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As Lithuania regained its independence in 1990, it became the front-runner among post-Soviet states to reform its education system. Vaiva Vebra, the Deputy Minister of Education, stated in December 1999 that much effort had been devoted to transforming the educational system because of the country's belief in the Jeffersonian maxim, "Education is the anvil upon which democracy is forged." She also stated that the key component to successful reform is the introduction of critical thinking into the system. Preparing students for "independent decision making as adults in a civil society and market based economy" has become the new goal for the educational system. There are newly written textbooks or textbooks translated from Western sources, as well as "break-through schools" that are encouraged to "pull away from the mainstream."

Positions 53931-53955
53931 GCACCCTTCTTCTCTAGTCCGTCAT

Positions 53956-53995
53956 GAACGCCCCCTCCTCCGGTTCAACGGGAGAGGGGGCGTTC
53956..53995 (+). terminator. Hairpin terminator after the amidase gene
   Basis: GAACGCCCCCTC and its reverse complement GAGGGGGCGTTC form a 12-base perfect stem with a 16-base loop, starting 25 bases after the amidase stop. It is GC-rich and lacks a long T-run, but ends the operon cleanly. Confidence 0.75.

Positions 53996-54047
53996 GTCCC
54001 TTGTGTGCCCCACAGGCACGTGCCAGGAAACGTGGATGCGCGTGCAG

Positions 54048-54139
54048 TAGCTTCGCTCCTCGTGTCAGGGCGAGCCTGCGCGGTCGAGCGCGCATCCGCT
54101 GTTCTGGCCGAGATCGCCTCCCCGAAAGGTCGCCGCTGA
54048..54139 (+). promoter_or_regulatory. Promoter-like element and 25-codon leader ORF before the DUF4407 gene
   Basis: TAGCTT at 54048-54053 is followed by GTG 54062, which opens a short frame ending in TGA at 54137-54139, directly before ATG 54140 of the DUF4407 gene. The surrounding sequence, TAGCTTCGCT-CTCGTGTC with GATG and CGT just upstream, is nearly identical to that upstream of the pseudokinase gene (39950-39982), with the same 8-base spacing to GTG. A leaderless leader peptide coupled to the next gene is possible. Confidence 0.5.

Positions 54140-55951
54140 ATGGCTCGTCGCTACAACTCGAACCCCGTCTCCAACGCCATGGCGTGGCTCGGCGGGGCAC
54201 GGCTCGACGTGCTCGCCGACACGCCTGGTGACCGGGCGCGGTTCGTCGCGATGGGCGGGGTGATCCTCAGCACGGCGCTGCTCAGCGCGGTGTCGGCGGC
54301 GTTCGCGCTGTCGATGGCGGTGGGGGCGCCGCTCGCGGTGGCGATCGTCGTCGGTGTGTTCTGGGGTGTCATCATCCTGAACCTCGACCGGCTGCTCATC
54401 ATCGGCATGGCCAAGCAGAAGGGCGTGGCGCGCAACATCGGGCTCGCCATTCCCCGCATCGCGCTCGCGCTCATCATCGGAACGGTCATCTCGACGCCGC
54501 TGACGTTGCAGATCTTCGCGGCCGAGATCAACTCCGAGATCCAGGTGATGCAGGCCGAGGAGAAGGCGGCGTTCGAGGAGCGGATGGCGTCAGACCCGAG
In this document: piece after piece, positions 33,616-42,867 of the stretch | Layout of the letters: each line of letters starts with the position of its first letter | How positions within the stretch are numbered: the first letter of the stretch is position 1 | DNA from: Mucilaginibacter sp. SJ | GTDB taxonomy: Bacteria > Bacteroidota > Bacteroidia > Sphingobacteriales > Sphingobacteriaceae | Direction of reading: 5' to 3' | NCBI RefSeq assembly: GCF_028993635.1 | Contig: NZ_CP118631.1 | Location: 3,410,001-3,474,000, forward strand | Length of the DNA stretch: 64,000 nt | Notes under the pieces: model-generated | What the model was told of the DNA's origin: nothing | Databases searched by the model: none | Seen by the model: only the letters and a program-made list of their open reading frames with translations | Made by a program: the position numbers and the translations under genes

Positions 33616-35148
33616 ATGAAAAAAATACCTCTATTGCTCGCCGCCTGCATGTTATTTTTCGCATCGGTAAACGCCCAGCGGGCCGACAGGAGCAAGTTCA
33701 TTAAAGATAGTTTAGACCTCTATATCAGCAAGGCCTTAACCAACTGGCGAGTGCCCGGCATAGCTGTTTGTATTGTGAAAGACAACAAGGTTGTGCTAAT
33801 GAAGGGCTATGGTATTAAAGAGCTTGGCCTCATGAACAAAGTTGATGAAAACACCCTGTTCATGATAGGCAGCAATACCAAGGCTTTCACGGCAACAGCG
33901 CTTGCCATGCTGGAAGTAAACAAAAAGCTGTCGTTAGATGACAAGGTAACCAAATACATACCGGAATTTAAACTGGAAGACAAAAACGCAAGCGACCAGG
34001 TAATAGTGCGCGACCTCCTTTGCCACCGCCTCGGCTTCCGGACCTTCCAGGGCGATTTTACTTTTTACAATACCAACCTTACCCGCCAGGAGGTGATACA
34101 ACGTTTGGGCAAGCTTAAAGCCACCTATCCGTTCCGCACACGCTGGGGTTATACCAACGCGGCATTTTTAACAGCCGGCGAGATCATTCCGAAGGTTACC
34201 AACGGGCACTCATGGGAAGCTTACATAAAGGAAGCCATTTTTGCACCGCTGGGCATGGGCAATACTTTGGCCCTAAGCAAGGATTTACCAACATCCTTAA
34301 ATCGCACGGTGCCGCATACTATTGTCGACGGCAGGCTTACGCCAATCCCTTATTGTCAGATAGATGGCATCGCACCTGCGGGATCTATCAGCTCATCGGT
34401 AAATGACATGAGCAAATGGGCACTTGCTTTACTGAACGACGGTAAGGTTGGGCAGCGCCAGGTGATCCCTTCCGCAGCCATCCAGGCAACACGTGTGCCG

Economic difficulties have hindered Lithuania's progress. The government was forced to cut educational spending by 17 percent in 1999, but Vebra maintains that the teachers' commitment to education will enable the momentum of educational reform to persevere, despite the system's lack of funds ("Lithuania in the Vanguard of Education Reform" 1999).


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—Mara Iutcovich and Mark Iutcovich

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Education - Free Encyclopedia Search EngineGlobal Education ReferenceLithuania - History Background, Constitutional Legal Foundations, Educational System—overview, Preprimary Primary Education, Secondary Education